In brief

  • The recent Rivers SOS Inc v Minister for Planning case considered the application of Part 3A of the Environmental Planning and Assessment Act 1979 (NSW) to ‘major development’ in New South Wales.  
  • The case is important because of the decision by the Land and Environment Court that State Environment Planning Policies do not apply to or in respect of the exercise of power by the NSW Planning Minister to approve or disapprove the carrying out of Part 3A projects.  

This is an important judgement on the application of Part 3A of the Environmental Planning and Assessment Act 1979 (NSW) (EPA Act) to ‘major development’ in New South Wales.

The proceedings were commenced by Rivers SOS Inc, an incorporated association of environmental community groups. It sought to challenge the validity of an approval granted by the NSW Minister for Planning under section 75J(1) of the EPA Act for the Metropolitan Coal Project on land near Helensburgh in NSW. The approval was made subject to several detailed conditions. Rivers SOS Inc argued, amongst other things, that the Minister had failed to comply with the provisions of clause 12 of the State Environment Planning Policy (Mining, Petroleum Production and Extractive Industries) 2007 (Mining SEPP) before approving the project and that, accordingly, the approval was invalid.

Chief Justice Preston delivered the judgement on 16 December 2009. He decided1 not to follow earlier Land and Environment Court authority2 and held that State Environment Planning Policies (SEPPs) do not apply to or in respect of the exercise of power by the New South Wales Planning Minister under section 75J(1) of the EPA Act to approve or disapprove the carrying out of Part 3A projects. In particular, he held that the Mining SEPP does not apply to the exercise of that power.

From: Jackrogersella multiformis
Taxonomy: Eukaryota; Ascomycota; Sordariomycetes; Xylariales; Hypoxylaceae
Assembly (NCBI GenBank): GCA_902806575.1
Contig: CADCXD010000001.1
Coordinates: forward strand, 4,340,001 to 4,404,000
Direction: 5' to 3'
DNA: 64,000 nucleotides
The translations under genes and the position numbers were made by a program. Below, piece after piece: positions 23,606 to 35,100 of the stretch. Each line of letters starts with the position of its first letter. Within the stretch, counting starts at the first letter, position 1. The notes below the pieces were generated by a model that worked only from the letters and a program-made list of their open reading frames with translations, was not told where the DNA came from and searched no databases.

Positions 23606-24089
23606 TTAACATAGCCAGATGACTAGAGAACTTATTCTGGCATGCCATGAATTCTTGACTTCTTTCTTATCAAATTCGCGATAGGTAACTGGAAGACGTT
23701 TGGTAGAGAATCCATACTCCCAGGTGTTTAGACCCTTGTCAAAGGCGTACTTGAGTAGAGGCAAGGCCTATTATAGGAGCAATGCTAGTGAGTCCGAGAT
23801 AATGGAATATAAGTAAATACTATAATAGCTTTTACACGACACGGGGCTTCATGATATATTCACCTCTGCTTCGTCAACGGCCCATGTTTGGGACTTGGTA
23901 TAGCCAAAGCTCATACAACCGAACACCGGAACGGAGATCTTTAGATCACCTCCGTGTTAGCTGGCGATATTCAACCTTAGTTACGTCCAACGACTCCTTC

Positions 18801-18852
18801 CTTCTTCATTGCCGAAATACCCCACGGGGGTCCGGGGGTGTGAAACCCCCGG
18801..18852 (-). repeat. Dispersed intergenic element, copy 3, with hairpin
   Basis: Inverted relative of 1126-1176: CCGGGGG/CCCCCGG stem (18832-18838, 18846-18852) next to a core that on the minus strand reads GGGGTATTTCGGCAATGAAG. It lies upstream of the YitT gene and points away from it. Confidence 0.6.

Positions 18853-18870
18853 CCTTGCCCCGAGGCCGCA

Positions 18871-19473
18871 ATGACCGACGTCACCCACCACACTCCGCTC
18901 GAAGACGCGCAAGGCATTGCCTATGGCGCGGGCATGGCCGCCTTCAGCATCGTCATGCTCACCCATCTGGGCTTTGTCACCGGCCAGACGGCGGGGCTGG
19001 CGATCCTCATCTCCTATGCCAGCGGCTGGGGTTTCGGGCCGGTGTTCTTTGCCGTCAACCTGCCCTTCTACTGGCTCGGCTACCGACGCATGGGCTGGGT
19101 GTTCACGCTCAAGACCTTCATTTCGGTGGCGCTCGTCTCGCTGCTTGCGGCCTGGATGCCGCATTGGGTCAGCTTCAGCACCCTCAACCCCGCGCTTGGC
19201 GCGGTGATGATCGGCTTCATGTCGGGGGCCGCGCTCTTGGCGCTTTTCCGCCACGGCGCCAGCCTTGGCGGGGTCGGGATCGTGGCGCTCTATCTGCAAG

This means, for example, that ‘any prohibition on the carrying out of a project or any procedural requirement contained in a SEPP that matters be considered in deciding whether or not to approve a project, [does not] apply to the Minister’s exercise of power in [section] 75J(1) because the SEPP does not apply at that stage. Only after the Minister approves a project, [does] the SEPP apply, first, to the approved project and, secondly, to the carrying out of the project’.3

The judgement is also important because of the decision in it that a condition requiring the provision of ‘[offsets] to compensate for the [impacts of a project]’ without specification of what are suitable offsets or the range of possible offsets, is not outside the power under section 75J(4) of the EPA Act to impose conditions.4 The general consequences of this, for planning law and pollution control law as regards mining projects, and the particular significance it has in relation to greenhouse law as regards mining projects, are considerable. It recognises a very broad power in section 75J(4) of the EPA Act to impose conditions requiring ‘offsets’.

Finally, the judgement is important because of the decisions in it that, in circumstances where a hearing by the Planning Assessment Commission (PAC) has been held and a revised mine plan has been prepared after the PAC’s report, there is no statutory obligation to hold a further public hearing into the revised mine plan,5 nor is there any implied obligation to do so6 nor, in the circumstances of the case, was there any obligation to do so under the rules of natural justice.7

But the judgement’s primary importance remains its decision that SEPPs do not apply to or in respect of the exercise of power by the NSW Planning Minister under section 75J(1) of the EPA Act to approve or disapprove the carrying out of Part 3A projects.

The practical effect of the decision is as follows:

  • The Minister is still prohibited from granting approval to a Part 3A project in circumstances where regulations made pursuant to section 75J(3) of the EPA Act apply.8 These regulations prohibit approval to projects proposed on environmentally sensitive land or in sensitive coastal locations.